Fur­ther­more, it’s easy to focus on your per­ceived defi­cien­cies while not rec­og­niz­ing the things at which you excel. For what­ev­er rea­son, I seem to be nat­u­ral­ly quite good at Rab­bit pose, the most intense for­ward bend of the entire series. I didn’t even real­ize I was good at it until my wife remarked on it. While it’s cer­tain­ly impor­tant to iden­ti­fy and work on the things you’re not so great at, it’s also good to pick out the things you already do well. This will both bol­ster your con­fi­dence and allow you show off your best qual­i­ties effec­tive­ly. Not so great at rapid tongu­ing? That’s ok — keep work­ing on it. But in the mean­time, don’t for­get to show­case that [rock­in’ high reg­is­ter | vel­vety tone | fast fin­ger tech­nique | what­ev­er your strength is].

Discipline

When you take your first Bikram class (at least at our stu­dio), the teacher tells you that your goal is to just stay in the room for the entire 90 min­utes. The peo­ple who laugh at the seem­ing sim­plic­i­ty of that goal are often the same peo­ple who fail to attain it. As I said above, between the heat, the dif­fi­cul­ty of the pos­tures, and the hour-and-a-half dura­tion, this class is intense. The only time I have sweat as much as I do in a Bikram class was in high school drum­line camp, car­ry­ing 30-pound tenor drums and march­ing on black­top in the noon­day sun of Ten­nessee in August. And just like in drum­line, in Bikram you are expect­ed to lis­ten, to do what you’re told when you’re told to do it, to stay focused, to remain still when you’re at rest, and to ignore the beads of sweat drip­ping down your face. Devel­op­ing this sort of focus and abil­i­ty to shut out dis­trac­tions is essen­tial in being a calm and col­lect­ed per­former.

Determination and Perseverance

This goes hand-in-hand with my dis­cus­sion of dis­ci­pline above. Many of the pos­tures involve hold­ing very dif­fi­cult posi­tions for what seems like an eter­ni­ty. In fact, there’s one sim­ply called Awk­ward pose that involves bal­anc­ing on your tip­toes while crouch­ing with your thighs par­al­lel to the floor and lock­ing your arms straight out in front of you. The easy things to do are to either not go ful­ly into the pos­ture (half crouch, don’t go all the way up on your toes, let your arms sag, etc.) or to just quit halfway through. But nei­ther of those paths lead to improve­ment. Even when you lose your bal­ance or grip in a pos­ture, the teach­ers exhort you to get right back in and try again. The same goes for musi­cal prac­tice and per­for­mance. A tech­ni­cal pas­sage isn’t clean? Don’t gloss over it, prac­tice until it’s 100% cor­rect. Don’t break that slur for a breath — keep push­ing to the end of the phrase (you’ve explored the low­er end of your lung capac­i­ty, right?). You make a mis­take in per­for­mance? Let it go and play the snot out of the rest of the piece.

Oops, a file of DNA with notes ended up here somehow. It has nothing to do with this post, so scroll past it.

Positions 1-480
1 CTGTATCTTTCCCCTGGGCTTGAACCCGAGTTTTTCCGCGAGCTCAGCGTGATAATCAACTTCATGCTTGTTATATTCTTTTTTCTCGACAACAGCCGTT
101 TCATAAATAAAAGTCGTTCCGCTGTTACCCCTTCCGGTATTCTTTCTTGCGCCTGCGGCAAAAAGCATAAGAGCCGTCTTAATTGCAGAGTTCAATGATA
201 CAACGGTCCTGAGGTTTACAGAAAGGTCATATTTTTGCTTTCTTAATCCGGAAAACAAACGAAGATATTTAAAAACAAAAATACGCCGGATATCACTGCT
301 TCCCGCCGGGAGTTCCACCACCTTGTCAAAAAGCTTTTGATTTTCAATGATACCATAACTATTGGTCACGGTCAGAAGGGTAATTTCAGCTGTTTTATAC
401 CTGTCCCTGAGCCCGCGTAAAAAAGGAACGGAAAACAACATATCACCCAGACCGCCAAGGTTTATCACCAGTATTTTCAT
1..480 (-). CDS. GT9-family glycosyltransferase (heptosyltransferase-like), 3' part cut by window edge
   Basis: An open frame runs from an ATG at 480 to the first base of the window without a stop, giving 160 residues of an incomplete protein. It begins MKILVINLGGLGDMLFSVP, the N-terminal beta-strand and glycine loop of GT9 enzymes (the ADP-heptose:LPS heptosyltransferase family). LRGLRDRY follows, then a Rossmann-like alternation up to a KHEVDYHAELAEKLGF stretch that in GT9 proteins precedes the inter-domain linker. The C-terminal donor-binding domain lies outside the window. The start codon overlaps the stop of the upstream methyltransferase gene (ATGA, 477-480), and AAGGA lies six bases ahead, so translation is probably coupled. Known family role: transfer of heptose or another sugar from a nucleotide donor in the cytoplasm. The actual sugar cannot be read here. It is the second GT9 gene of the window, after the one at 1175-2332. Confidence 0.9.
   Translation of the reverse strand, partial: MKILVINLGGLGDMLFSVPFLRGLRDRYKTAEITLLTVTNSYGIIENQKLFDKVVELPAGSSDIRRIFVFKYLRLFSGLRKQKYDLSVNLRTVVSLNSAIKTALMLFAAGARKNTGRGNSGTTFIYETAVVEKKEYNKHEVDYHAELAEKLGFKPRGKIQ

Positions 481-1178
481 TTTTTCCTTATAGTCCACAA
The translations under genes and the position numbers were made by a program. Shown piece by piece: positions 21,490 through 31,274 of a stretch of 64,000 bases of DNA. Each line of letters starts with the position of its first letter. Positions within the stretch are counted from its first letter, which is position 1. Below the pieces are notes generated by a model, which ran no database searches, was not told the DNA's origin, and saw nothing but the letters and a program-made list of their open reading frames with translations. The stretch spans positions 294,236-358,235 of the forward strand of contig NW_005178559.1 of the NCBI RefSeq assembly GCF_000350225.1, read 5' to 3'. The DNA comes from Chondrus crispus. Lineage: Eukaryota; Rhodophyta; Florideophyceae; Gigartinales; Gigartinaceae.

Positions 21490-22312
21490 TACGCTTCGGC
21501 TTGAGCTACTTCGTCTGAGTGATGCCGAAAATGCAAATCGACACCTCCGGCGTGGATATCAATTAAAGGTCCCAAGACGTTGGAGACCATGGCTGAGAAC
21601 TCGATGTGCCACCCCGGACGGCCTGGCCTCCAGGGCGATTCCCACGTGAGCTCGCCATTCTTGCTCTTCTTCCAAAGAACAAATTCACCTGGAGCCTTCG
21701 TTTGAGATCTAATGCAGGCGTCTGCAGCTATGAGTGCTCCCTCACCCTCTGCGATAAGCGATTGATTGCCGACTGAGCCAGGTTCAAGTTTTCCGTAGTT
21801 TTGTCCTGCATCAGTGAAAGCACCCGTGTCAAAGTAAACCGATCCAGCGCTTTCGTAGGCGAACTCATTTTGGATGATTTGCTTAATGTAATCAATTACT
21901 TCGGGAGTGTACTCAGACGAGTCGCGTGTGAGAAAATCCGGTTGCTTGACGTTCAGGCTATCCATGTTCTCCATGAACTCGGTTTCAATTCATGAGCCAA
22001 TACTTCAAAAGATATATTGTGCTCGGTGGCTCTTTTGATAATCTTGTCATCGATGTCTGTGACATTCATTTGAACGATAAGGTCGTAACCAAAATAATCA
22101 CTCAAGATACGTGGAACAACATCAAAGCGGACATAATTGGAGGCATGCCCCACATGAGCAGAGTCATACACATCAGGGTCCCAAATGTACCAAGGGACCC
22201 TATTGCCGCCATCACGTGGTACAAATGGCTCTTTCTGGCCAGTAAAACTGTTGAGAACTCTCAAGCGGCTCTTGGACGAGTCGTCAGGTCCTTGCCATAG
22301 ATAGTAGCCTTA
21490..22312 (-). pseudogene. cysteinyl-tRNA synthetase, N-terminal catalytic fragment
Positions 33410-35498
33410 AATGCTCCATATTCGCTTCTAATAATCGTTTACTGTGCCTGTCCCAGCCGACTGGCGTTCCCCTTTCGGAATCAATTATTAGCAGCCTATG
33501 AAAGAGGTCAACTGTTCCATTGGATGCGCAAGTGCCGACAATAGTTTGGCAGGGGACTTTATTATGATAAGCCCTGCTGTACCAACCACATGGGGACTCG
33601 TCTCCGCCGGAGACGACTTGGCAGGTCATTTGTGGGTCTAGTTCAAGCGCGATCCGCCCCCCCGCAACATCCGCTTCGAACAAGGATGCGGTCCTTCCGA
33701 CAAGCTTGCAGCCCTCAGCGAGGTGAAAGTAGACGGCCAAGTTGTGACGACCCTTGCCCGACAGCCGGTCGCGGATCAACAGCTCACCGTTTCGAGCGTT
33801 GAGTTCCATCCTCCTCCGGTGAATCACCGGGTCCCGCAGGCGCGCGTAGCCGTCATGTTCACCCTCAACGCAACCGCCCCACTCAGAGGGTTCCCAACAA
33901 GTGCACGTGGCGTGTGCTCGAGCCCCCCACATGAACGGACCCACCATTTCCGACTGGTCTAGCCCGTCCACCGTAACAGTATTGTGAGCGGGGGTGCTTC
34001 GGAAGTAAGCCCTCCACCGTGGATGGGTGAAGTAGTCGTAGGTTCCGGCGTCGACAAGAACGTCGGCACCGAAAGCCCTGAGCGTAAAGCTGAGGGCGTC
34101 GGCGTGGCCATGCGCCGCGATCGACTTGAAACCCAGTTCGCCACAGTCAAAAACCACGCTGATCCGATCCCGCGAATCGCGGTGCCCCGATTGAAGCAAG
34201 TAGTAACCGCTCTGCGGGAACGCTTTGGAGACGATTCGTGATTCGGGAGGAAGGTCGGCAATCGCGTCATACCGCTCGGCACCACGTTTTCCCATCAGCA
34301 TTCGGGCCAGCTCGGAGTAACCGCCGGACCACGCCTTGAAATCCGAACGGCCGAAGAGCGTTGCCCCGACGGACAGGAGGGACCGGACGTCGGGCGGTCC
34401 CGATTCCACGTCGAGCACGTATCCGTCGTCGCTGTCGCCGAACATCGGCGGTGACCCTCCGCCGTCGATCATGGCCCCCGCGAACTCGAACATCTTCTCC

Conclusions

As I said above, there are plen­ty of choic­es in how to exer­cise, each with dif­fer­ent ben­e­fits. Play­ing the bas­soon at a high lev­el is such a phys­i­cal act that I think it’s essen­tial to find some form of reg­u­lar phys­i­cal activ­i­ty that works for you. This form of hot yoga has worked well for me, but in the past I’ve also expe­ri­enced great ben­e­fits from swim­ming (par­tic­u­lar­ly in the realms of air man­age­ment, lung capac­i­ty, and effi­cien­cy of oxy­gen pro­cess­ing). What­ev­er you choose to do, be mind­ful about it — fig­ure out how it can help your musi­cian­ship, both direct­ly and indi­rect­ly.


  1. The epony­mous founder of this style of yoga is a con­tro­ver­sial fig­ure, and is cur­rent­ly embroiled in law­suits that allege rape, sex­u­al assault, and oth­er supre­me nas­ti­ness. If I can love Wagner’s music while despis­ing the man, I can cer­tain­ly reap the ben­e­fits of this yoga with­out sup­port­ing its prog­en­i­tor. 

  2. Olivia Solon, “Bikram Yoga: Is It Worth the Sweat?Huff­in­g­ton Post, 03/01/2012.